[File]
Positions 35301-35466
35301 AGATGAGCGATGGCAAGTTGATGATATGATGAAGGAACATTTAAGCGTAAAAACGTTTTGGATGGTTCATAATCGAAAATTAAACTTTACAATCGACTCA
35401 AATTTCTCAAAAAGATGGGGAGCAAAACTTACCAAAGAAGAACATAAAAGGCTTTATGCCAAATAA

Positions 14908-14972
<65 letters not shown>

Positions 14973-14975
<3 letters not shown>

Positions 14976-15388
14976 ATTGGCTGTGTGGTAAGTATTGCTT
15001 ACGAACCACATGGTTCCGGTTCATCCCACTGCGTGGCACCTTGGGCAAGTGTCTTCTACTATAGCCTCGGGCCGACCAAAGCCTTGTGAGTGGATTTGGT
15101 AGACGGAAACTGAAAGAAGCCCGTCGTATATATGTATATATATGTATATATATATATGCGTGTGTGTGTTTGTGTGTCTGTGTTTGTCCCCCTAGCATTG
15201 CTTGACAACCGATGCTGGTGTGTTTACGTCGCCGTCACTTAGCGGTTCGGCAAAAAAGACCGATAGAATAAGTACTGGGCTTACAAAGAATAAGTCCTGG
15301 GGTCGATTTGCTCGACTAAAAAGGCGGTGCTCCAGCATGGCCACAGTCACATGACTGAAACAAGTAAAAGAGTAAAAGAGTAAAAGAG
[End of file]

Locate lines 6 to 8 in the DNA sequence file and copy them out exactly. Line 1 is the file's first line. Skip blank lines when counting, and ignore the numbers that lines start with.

Positions 14973-14975
<3 letters not shown>

Positions 14976-15388